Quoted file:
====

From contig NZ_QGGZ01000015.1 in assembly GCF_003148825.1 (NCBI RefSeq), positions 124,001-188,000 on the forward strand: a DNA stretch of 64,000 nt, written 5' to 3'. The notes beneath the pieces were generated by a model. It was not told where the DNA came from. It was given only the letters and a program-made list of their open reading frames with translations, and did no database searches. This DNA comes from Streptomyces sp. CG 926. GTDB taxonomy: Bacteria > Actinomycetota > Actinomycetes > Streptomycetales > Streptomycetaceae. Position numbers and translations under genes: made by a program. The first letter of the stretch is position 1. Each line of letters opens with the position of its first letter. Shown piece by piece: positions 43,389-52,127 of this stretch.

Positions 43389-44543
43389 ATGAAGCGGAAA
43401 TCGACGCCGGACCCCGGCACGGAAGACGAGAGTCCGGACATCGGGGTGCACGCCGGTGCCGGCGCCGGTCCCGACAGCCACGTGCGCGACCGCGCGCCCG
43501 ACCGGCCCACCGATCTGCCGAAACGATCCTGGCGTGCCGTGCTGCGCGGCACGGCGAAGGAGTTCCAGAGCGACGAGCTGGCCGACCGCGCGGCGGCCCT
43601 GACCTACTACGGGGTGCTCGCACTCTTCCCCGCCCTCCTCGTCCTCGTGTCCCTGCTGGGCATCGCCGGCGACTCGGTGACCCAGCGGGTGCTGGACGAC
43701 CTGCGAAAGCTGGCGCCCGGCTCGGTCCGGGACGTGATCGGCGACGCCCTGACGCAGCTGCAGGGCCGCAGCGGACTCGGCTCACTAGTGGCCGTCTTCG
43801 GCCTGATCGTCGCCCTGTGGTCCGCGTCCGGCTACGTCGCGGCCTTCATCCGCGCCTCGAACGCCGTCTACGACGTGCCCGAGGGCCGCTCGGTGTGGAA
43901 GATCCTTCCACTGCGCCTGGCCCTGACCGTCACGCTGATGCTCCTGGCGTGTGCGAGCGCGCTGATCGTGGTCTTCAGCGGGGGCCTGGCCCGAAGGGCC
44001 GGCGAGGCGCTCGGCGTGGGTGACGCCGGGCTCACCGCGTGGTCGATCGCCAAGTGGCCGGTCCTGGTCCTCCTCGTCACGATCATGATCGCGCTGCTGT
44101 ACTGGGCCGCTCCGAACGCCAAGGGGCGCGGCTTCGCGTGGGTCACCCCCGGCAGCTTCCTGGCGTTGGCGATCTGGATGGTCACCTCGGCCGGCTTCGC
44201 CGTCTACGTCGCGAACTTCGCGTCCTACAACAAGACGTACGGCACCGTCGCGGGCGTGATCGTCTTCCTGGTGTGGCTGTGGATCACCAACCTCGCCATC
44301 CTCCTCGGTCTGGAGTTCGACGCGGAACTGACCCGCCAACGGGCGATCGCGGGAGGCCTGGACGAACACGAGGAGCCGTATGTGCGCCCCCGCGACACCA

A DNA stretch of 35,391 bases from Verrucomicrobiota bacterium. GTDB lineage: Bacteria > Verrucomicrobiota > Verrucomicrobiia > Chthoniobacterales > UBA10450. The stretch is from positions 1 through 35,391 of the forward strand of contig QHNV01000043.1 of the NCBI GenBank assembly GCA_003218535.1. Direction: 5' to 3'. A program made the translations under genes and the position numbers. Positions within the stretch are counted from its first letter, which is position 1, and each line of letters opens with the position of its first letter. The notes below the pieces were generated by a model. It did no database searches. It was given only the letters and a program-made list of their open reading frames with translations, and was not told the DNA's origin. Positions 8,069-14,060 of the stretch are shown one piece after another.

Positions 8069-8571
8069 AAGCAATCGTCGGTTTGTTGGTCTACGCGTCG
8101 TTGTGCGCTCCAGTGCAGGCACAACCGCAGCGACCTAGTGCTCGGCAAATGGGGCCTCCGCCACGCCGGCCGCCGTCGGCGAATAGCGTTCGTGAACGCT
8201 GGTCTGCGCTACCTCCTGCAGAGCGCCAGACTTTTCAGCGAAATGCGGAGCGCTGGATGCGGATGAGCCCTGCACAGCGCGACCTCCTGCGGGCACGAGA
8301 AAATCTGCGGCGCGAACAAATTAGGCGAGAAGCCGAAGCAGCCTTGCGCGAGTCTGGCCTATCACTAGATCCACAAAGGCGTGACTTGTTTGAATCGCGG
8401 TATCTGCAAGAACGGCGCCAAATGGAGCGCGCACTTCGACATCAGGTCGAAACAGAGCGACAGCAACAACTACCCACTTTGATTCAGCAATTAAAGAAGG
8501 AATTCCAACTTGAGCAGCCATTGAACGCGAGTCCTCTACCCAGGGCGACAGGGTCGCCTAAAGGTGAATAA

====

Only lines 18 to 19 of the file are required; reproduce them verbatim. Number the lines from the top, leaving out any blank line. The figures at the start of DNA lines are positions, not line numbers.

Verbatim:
8201 GGTCTGCGCTACCTCCTGCAGAGCGCCAGACTTTTCAGCGAAATGCGGAGCGCTGGATGCGGATGAGCCCTGCACAGCGCGACCTCCTGCGGGCACGAGA
8301 AAATCTGCGGCGCGAACAAATTAGGCGAGAAGCCGAAGCAGCCTTGCGCGAGTCTGGCCTATCACTAGATCCACAAAGGCGTGACTTGTTTGAATCGCGG